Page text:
The Shark Trust is celebrating its 25th Anniversary this year and has a long history of securing positive changes for sharks, skates and rays. The Big Shark Pledge will build on the success of their NoLimits? campaign which underpinned landmark catch limits on Blue Sharks and Shortfin Mako in the North Atlantic.

While the listing of so many species on the CITES trade agreement is certainly a positive step, there remains a huge challenge in ensuring that sustainable practices are embedded in international fisheries.” says Shark Trust Director of conservation, Ali Hood. “Sharks on the high seas face extraordinary pressure from excessive fishing practices. This has to be addressed through international agreements such as those secured for Blues and makos.”

There is hope and a feeling of momentum in the shark conservation community. Just last week, in addition to the new CITES listings, the Shark Trust, working with partners in the Shark League, secured the first-ever international quota for South Atlantic Mako at ICCAT meeting in Portugal. The new campaign from the Shark Trust aims to push forwards from here, engaging a wave of support through the Big Shark Pledge to bolster policy action.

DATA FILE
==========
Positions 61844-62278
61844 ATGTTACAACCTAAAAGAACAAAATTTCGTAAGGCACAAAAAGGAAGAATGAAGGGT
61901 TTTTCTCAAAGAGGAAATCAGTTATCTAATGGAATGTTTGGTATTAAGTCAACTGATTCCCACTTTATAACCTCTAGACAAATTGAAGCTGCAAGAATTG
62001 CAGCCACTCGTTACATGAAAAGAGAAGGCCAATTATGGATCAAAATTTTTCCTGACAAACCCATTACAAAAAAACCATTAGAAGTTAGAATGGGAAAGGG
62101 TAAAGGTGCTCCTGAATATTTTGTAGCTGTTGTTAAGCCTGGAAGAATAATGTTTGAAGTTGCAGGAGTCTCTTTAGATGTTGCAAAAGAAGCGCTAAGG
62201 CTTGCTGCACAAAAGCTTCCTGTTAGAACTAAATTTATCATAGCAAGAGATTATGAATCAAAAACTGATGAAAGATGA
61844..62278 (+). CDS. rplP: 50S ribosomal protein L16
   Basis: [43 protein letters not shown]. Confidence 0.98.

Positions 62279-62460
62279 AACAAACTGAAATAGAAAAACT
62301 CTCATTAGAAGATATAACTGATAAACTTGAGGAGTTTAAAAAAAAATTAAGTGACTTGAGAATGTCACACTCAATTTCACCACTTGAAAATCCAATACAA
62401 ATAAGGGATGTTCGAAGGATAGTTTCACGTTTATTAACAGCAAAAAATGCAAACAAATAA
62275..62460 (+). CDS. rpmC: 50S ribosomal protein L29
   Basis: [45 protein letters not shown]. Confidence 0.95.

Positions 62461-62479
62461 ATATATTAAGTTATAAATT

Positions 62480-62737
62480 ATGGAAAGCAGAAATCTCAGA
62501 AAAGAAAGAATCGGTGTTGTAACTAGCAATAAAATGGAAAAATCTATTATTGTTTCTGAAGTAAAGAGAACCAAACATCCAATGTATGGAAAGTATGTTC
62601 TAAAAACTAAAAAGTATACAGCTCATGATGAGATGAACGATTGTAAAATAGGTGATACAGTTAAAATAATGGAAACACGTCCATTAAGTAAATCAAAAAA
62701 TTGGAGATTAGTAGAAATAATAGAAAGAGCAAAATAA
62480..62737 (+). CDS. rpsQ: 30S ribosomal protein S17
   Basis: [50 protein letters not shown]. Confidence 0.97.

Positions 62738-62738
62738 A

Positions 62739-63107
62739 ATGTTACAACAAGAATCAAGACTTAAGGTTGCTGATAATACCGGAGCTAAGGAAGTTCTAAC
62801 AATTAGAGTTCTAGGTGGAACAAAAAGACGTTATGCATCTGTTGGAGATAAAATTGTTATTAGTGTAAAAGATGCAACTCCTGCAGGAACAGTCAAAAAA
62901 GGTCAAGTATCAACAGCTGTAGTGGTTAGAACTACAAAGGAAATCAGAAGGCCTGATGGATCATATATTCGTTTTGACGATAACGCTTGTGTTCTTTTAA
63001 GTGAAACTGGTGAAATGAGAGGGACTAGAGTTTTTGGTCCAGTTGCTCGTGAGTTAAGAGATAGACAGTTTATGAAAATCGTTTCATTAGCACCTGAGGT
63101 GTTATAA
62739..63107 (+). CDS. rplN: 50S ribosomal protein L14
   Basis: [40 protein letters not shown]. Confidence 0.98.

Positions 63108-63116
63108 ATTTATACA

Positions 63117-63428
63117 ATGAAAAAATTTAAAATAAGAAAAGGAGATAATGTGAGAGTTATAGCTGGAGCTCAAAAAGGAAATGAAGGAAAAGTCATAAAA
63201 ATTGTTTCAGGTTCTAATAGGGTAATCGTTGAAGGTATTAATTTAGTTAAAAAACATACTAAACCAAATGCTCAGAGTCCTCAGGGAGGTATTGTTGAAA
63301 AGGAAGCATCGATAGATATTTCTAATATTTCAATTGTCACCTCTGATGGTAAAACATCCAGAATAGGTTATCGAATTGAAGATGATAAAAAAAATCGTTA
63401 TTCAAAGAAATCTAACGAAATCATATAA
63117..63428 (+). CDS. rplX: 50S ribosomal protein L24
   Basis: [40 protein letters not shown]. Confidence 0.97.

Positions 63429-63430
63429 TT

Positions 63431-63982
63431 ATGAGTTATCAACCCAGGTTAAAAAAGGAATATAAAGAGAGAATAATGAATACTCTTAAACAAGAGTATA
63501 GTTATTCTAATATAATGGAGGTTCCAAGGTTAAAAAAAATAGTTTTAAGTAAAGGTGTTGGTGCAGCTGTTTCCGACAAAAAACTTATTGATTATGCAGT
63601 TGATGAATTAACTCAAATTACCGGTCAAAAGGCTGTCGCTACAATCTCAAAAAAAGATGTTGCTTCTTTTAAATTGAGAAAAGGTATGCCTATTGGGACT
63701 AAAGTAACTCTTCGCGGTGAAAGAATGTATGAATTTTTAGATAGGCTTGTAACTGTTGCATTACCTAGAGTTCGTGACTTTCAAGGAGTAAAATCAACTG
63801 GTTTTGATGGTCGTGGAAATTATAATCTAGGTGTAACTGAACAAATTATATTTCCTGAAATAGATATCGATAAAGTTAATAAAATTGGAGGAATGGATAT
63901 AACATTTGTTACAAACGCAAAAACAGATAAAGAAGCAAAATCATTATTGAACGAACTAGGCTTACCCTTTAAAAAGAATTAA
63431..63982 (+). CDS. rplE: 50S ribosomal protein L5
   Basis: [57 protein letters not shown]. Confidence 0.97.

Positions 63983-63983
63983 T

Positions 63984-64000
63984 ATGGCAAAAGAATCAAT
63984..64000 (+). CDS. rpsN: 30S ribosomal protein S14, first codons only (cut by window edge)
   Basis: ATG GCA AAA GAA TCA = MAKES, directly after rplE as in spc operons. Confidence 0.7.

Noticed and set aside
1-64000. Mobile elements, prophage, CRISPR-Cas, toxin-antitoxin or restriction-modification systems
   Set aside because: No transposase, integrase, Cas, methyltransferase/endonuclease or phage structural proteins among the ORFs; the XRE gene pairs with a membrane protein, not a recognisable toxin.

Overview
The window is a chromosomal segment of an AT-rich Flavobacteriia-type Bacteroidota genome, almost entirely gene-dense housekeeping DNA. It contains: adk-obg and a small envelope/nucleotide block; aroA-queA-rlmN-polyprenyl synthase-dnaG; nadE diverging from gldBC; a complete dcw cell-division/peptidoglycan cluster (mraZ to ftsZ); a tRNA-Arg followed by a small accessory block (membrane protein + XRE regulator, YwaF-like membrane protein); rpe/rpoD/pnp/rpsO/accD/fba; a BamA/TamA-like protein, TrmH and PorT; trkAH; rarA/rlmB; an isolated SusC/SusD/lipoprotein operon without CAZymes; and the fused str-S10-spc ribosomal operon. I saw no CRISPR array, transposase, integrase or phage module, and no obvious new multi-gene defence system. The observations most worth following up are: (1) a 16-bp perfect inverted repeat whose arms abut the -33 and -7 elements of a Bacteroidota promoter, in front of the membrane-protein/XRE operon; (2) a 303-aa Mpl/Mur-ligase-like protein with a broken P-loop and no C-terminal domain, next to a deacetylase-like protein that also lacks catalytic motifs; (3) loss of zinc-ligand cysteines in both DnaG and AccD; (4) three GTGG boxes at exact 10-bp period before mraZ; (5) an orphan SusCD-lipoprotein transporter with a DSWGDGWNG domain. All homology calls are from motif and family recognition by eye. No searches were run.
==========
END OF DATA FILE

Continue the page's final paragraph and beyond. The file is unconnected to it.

This will be a long-term international and collaborative effort. Forging a pathway to rebuild populations of high-seas sharks and rays. By putting science at the heart of shark conservation and fisheries management. And making the vital changes needed to set populations on the road to recovery.

Shark Trust CEO Paul Cox says of the Big Shark Pledge “It’s designed to give everyone who cares about the future of sharks the chance to add their voice to effective and proven conservation action. By adding their name to the Pledge, supporters will be given opportunities to apply pressure at key moments to influence change.

Click here to sign the Big Shark Pledge

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Gear News

Fourth Element X Sea Shepherd

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This year on Black Friday, fourth element announced their new partnership with Sea Shepherd, encouraging people to move away from mindless purchasing and to opt-in to supporting something powerful.

For 40 years Sea Shepherd, a leading non-profit organisation, has been patrolling the high seas with the sole mission to protect and conserve the world’s oceans and marine wildlife. They work to defend all marine wildlife, from whales and dolphins, to sharks and rays, to fish and krill, without exception.

Inspired by Sea Shepherd’s mission, fourth element have created a collection of fourth element X Sea Shepherd limited edition products for ocean lovers and protectors, with 15% of every sale going to the Sea Shepherd fund to help continue to drive conservation efforts globally.

“Working with Sea Shepherd gives fourth element the opportunity to join forces with one of the largest active conservation organisations in the world to try to catalyse change in people’s attitudes and behaviour. Fourth Element’s products are designed, developed and packaged with the intention of minimising our impact on the ocean environment, and with this partnership, we will be supporting the work of Sea Shepherd, in particular in their work on dealing with the twin threats of Ghost fishing nets and plastic pollution.”

Jim Standing fourth element co-founder

Read fourth element’s Sea Shepherd Opinion Piece HERE